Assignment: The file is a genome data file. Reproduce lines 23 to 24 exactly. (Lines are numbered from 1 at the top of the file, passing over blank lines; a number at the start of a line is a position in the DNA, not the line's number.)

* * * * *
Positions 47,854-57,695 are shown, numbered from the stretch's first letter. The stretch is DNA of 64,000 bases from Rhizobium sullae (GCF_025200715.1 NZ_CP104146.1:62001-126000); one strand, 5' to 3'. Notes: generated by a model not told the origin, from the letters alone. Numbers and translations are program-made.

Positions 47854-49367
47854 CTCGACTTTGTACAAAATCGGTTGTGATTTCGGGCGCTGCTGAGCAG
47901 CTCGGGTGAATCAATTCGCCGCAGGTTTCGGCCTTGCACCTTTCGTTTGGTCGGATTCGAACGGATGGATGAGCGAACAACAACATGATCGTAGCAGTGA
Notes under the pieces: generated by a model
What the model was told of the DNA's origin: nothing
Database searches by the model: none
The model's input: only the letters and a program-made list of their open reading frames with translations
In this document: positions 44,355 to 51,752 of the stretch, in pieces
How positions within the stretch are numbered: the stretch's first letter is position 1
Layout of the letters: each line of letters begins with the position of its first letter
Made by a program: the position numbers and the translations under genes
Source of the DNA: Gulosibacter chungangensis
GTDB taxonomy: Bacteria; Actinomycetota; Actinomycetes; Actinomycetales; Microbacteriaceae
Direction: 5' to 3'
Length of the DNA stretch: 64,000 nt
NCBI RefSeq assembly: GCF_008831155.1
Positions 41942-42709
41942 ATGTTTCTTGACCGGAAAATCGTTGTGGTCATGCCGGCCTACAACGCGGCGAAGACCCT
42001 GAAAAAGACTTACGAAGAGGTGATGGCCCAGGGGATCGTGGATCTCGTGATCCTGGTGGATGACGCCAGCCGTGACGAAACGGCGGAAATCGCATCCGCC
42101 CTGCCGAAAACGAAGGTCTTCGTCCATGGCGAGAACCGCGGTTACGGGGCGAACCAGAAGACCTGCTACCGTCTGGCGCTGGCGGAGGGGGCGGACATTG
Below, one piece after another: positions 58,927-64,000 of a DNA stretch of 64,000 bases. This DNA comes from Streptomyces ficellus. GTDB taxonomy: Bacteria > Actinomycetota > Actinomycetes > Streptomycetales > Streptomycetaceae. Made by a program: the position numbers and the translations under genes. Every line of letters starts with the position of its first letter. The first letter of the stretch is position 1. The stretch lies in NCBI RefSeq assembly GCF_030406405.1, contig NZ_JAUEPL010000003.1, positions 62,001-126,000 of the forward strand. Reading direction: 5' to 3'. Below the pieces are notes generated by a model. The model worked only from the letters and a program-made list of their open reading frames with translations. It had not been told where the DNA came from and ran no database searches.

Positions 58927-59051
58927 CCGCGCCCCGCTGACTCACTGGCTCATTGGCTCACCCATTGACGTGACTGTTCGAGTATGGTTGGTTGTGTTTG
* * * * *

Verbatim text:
Positions 58927-59051
58927 CCGCGCCCCGCTGACTCACTGGCTCATTGGCTCACCCATTGACGTGACTGTTCGAGTATGGTTGGTTGTGTTTG